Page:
The Connecticut Restaurant Association wants the state to create a “hospitality fund” to help tourism, workforce and local economic development recover from the pandemic.
Under the proposal, the state would leverage its existing 1% food and beverage tax that generated more than $90 million last year for the state’s general fund.
“This is a commonsense plan to support state tourism, local economies, small businesses and our hospitality workforce,” Scott Dolch, president and CEO of the Connecticut Restaurant Association, said in a statement. “It would aid an industry in need, supporting small business owners and their employees while simultaneously stimulating local economies throughout our state.”
About half of the funding would be distributed to cities and towns based on revenue through the meals tax. The rest would be split between the state Office of Tourism and for workforce development in the hospitality industry.
“Now, it’s time to create a permanent tool to support and grow an industry that serves as the backbone of local economies throughout Connecticut,” Dolch said.
Over 22,000 hospitality jobs and around 1,000 Connecticut restaurants were lost during the pandemic, according to the association.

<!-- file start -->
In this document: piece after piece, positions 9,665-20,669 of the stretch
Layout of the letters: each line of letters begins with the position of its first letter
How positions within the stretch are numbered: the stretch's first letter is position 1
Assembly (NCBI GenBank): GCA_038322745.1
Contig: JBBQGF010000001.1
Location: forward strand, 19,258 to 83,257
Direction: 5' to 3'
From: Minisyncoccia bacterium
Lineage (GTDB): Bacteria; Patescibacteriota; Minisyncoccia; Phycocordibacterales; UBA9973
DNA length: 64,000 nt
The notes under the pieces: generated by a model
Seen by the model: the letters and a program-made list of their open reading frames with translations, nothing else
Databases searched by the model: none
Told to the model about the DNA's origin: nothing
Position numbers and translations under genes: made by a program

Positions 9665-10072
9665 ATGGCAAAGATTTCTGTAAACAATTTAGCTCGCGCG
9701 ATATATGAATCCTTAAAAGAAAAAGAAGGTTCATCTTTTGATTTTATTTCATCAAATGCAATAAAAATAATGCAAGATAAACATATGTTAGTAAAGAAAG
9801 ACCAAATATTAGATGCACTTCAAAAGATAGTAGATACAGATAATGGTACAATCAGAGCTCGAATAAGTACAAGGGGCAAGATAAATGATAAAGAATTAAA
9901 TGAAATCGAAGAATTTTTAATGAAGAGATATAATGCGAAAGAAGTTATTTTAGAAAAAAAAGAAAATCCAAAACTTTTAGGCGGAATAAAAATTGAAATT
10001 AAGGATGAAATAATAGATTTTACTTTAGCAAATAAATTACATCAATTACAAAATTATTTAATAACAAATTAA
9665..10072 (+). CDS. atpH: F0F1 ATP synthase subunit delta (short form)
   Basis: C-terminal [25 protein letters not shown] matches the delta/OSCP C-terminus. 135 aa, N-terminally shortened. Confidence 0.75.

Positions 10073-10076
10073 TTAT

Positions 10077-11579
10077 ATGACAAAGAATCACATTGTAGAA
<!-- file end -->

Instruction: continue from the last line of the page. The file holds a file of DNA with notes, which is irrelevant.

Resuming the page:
Andy Gutt, the president of the Willimantic Downtown Neighborhood Association, said UConn and Eastern Connecticut State University have also helped to reenergize the food industry.
“There’s a lot of Chinese students now at UConn and International students, and as a result there’s been an influx of really authentic Chinese food, not Chinese American food, but food native to the different regions of China popping up in Storrs, and to be able to make that connection in the future years, to really see the global cuisine that’s popping up here,” he said. “I’d really like to sink my teeth into that.”
Gutt, who is also owner of Stone Row Kitchen and Bar, said that after COVID closed down the restaurant industry, they’ve had to be innovative to survive.
“Many of us had to close our dining rooms, and even once we were allowed to reopen our dining rooms, the inflow of customers was nothing like it use to be. Supply chain issues, staffing issues, inflation, the list would go on,” he said. “So, to turn a negative experience into a positive one: Taste2Towns was born.”
Taste2Towns, based in Willimantic and Mansfield, offers residents special deals, like a ‘prix fixe’ menu, to help restaurants bounce back from COVID without patrons breaking the bank. The event, now in its second year, has doubled the number of restaurants participating.